Support Biodiversity & animal welfare

The issues 

  • Desserts and pastries often use fewer ingredients in higher volumes than the rest of the kitchen. This can make the potential for over-reliance on certain crops and ingredients a bigger concern 
  • Dairy and eggs feature heavily in sweet gastronomy. How the animals are treated needs to be considered from ethical and environmental perspectives 
  • The growing trend towards veganism means an increasing need for, and reliance on, alternative ingredients, such as oat or nut milk instead of dairy. The impacts of these ingredients often come with their own social and environmental concerns.  

Why it matters

Increasing demand for food can lead to land, such as forests, being converted for agricultural use. The replacement of the natural environments with crops and or livestock farming can result in a loss of animal and plant life, as can the use of chemical fertilizers and pesticides. As well as contributing to biodiversity loss and environmental pollution, agriculture can accelerate climate change through the release of greenhouse gases and the destruction of plants and woodlands that store carbon dioxide. 

Higher welfare standards on farms offer animals better treatment and living conditions. Ethical farming practices can  mean animals have more space and varied natural environments to live in, as well as supporting  biodiversity by preserving habitats for plants and insects.  

Top tips to support Biodiversity & animal welfare

  • Use cage-free eggs as an absolute minimum 
  • Ask your suppliers about the welfare standards in place for all dairy items 
  • Source organic dry store goods such as flour and sugar which ensure positive growing practices with minimal chemical intervention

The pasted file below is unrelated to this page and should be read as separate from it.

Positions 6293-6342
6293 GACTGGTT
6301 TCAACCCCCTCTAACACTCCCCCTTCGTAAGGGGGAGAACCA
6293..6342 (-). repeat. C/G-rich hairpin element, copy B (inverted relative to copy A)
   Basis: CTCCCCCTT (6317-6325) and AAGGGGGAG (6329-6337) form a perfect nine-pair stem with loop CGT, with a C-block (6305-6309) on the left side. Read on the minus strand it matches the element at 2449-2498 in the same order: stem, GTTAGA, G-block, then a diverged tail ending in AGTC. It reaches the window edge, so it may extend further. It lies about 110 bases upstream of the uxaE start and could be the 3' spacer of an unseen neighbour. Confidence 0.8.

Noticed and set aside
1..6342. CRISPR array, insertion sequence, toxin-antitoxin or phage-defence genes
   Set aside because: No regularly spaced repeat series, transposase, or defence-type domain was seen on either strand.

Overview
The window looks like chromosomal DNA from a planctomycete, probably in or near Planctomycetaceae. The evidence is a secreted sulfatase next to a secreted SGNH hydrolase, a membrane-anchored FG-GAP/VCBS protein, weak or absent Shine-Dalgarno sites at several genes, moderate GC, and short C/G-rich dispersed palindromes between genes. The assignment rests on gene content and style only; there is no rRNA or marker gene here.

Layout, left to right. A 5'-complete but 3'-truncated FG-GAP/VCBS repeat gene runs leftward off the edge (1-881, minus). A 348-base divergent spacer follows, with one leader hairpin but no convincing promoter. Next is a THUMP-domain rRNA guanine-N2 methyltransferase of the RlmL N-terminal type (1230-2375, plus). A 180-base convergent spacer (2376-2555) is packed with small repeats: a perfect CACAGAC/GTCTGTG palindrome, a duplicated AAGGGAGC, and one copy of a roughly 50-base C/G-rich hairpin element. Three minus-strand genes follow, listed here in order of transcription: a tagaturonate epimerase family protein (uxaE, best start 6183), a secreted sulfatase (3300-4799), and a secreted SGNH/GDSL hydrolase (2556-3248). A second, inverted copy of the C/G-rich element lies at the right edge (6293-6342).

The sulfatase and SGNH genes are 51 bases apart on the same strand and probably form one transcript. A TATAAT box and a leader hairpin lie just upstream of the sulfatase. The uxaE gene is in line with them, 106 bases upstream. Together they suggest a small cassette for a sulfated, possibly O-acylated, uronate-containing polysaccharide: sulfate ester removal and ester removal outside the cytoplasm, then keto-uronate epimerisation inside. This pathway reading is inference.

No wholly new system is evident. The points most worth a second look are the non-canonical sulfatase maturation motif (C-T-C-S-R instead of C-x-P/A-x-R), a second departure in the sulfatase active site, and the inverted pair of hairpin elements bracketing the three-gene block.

Get inspired by our contributors

It took Maxime Frederic two years to perfect his milk sourcing. But today, the Head Pastry Chef of the Cheval Blanc Paris is happy to be working directly with the Normandy dairy farm La Ferme de la Fosse à l’Eau that provides all four restaurants and the hotel with its milk.  The small organic dairy was struggling to stay in business due to low dairy prices and the physically and mentally exhausting job of farming.  

When Maxime explained his vision to support the farm directly, paying a fixed price for their milk, it changed everything. Today, Maxime pays a price that has been agreed directly with the farmers Christophe and Corinne and is set at a level which works for them. This allows them to only have to milk their cows once a day rather than multiple times, as well as ensuring the cows can rest, meaning in turn that the animals have a better standard of living and are more valued.  

“For us it’s a tangible act and we see the impact in our teams when they open a bucket of milk – there’s a real respect and a real recognition of its value.”  

Not only has Maxime’s partnership with the farm created jobs - the farm has gone from two full time employees to six - but it’s meant that the farm can maintain its high animal welfare standards and receive a fair price for its product, while the chefs back at the Cheval Blanc Paris truly understand the value of the product they’re using.  

Head Pastry Chef 
Cheval Blanc Paris 
Paris, France 

We love exploring underused ingredients within pastry” says Head Chef of Amber Restaurant Richard Ekkebus. While nuts feature often in pastry and desserts, seeds tend to be less used. Richard has been working with sunflower and pumpkin seeds and re-purposing these into a form of praline, replacing hazelnuts in the process. Not only does this use often ignored or wasted ingredients but it also opens up a whole new spectrum of flavors for his desserts.    

Head Chef
Hong Kong